Alignment and Languages for D&D

The alignment rules in the various version of Dungeons & Dragons is one of the most frequently discussed, and often dismissed aspects of the game.  Some players feel that the rules as written prevent them from playing the types of characters that they want to in their role-playing game.

I happen to enjoy fantasy literature and movies that includes heroes and villains, and so the alignment system doesn't bother me as much as it does some other people.  I do have a few ideas about how to make the alignment system in the Moldvay Basic edition of D&D work a bit better for the kind of game I want to play, and I'm going to share those house-rules here.


All characters in the game world are represented by one of 3 alignments - Lawful, Neutral or Chaotic.  Player Characters are Lawful or Neutral, while the DM controls characters of all 3 alignments.
Lawful - Heroes
These characters believe in the value of civilization, orderly life, and the welfare of others.  They are the decent, law-abiding peoples and heroes of the world.  In literature and film this would include most protagonists.  Luke Skywalker, Spiderman, and Frodo Baggins would all be Lawful characters.

Neutral - Rogues
Individuals that are Neutral are the selfish, indifferent, rogues, or anti-heroes of the world.  While not villainous, they may be more concerned with their own well-being than that of the group.  Sometimes they are a good person who simply believes in following their own rules. Han Solo, The Punisher, and Conan the Cimmerian would be examples of Neutral characters.

Chaotic - Villains
Knaves and villains, the chaotic characters are the antagonists of the game world.  They may work as individuals, or with an organization - but their goals are always nefarious. They take a step beyond simply being a criminal and are actively 'evil' characters. Darth Vader, Venom, and Voldemort are a few examples of Chaotic characters.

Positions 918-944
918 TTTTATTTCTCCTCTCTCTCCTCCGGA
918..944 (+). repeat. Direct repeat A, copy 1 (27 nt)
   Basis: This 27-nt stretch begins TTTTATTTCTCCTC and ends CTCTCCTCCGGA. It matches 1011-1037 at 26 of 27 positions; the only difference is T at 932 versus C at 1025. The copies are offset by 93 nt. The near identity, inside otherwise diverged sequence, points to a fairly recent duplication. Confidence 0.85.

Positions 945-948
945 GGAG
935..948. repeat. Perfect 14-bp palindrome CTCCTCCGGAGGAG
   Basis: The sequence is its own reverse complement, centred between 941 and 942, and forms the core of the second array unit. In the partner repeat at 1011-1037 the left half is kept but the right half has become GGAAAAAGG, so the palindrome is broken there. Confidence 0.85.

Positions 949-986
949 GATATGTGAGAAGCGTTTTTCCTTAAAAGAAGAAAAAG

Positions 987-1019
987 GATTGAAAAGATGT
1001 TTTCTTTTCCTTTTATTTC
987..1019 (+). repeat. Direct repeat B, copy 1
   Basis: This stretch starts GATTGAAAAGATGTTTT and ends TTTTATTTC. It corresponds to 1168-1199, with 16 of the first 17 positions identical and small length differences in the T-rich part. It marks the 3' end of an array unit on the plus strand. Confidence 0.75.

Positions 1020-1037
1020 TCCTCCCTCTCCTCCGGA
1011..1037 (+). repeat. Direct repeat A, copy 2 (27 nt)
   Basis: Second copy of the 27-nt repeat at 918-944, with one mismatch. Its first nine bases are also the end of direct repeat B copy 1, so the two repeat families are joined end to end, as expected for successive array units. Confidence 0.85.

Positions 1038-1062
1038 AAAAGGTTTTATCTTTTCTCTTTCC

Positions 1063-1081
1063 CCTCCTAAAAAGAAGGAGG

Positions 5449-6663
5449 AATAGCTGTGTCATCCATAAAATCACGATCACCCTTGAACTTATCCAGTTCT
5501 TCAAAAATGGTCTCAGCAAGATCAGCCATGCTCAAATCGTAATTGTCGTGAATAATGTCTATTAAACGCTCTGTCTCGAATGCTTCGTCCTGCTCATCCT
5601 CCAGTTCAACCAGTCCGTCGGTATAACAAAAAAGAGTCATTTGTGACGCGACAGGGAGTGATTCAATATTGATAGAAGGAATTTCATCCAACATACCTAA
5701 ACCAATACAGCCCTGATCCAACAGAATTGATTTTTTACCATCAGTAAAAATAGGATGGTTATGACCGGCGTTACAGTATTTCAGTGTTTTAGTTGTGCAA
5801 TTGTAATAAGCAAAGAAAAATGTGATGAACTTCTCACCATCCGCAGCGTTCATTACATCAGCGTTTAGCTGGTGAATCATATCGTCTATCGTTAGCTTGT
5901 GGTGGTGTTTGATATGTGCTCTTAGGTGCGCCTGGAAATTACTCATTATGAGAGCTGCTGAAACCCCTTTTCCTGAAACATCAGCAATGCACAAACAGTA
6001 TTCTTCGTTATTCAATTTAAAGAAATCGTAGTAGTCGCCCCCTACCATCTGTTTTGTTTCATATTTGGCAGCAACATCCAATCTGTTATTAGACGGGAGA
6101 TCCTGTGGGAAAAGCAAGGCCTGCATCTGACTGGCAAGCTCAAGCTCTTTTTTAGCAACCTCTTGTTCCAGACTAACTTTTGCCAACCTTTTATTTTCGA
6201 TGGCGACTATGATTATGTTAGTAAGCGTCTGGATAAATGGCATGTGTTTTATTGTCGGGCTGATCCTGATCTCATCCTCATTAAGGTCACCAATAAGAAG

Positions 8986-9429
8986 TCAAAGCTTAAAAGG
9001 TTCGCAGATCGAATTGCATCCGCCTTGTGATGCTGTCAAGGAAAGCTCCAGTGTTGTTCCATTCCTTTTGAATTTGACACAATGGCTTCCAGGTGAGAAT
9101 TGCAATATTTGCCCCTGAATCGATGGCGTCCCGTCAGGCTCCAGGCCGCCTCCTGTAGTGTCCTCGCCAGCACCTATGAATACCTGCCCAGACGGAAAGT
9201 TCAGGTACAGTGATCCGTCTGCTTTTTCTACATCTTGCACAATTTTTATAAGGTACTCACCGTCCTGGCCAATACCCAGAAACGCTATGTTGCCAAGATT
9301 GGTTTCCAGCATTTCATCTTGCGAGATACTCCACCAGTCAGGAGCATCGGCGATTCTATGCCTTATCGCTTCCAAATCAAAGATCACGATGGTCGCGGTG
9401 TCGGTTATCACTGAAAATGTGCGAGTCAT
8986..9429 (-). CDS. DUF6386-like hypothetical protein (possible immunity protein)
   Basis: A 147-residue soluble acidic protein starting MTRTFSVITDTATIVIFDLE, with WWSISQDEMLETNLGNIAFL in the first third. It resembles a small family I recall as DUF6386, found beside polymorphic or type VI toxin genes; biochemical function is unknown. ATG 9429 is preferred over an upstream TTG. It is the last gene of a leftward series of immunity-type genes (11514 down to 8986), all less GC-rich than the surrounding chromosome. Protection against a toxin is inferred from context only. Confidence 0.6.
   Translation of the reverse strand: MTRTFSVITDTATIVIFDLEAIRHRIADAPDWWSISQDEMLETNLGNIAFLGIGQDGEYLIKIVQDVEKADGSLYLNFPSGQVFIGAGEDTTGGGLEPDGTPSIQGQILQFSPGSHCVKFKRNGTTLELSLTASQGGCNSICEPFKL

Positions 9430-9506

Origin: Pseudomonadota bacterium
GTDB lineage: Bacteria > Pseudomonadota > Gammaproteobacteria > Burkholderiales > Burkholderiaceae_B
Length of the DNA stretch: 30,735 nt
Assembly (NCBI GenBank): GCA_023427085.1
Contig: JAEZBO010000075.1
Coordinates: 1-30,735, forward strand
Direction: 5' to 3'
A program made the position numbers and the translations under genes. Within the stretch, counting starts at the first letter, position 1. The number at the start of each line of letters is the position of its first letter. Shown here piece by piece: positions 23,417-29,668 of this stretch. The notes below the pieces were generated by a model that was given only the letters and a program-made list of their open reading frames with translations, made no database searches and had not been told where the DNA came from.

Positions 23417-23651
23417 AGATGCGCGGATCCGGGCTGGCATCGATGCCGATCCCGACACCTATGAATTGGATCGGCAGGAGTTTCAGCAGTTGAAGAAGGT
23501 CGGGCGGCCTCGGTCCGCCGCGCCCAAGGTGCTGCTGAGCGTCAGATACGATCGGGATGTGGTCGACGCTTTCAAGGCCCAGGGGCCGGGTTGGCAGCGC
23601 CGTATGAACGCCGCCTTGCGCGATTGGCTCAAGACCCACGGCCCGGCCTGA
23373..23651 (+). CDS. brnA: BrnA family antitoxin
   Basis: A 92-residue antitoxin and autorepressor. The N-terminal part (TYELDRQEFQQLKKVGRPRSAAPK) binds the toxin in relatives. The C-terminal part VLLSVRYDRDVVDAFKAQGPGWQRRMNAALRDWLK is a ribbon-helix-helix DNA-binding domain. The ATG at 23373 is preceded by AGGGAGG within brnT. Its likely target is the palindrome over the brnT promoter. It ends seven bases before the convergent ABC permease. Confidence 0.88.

Most players who would have chosen chaotic to represent their characters in other campaigns would find them well represented by Neutral in this system.  Characters that crossed over into malicious and 'evil' behaviour would become chaotic in this system, and NPCs under the control of the DM.

Because, that's how I roll. :)

Alignment Languages

Next I took a look at Alignment Languages.  As much as I wanted to use these as written, I just couldn't get my head around how they'd work in a believable way - particularly with a mixed group of alignments working together and people learning and forgetting secret 'languages' if they changed alignment during a campaign.

What I settled on was a language that was generally associated with each of the 3 alignments, but that could be learned by other characters if they so desired.  However, starting characters were limited to learning the "alignment language" corresponding to their own alignment at the beginning of the game - unless their class provided them additional language options...
Lawful characters may choose to learn Ancient as a bonus language (if they have one available).  Much like Latin, this is a dead language that is primarily found in ancient texts and used by clerics.

Thieves Cant
Neutral characters are more likely to associate with outlaws, thieves and criminals.  They may choose to learn Thieves Cant as a bonus language.  While not used in regular day-to-day life for honest citizens, it can be heard in back alleys and seedier taverns.

Black Tongue
A vile, guttural language that most people would not dare to speak. It is said that merely saying a few words in this dark language attracts the attention of demonic ears.  Orcs, cultists, and dark wizards are known to speak this dread language.

Publishing these articles has really inspired me to keep on working on the campaign world for my game.  Future posts will include more custom rules, monsters, maps, etc!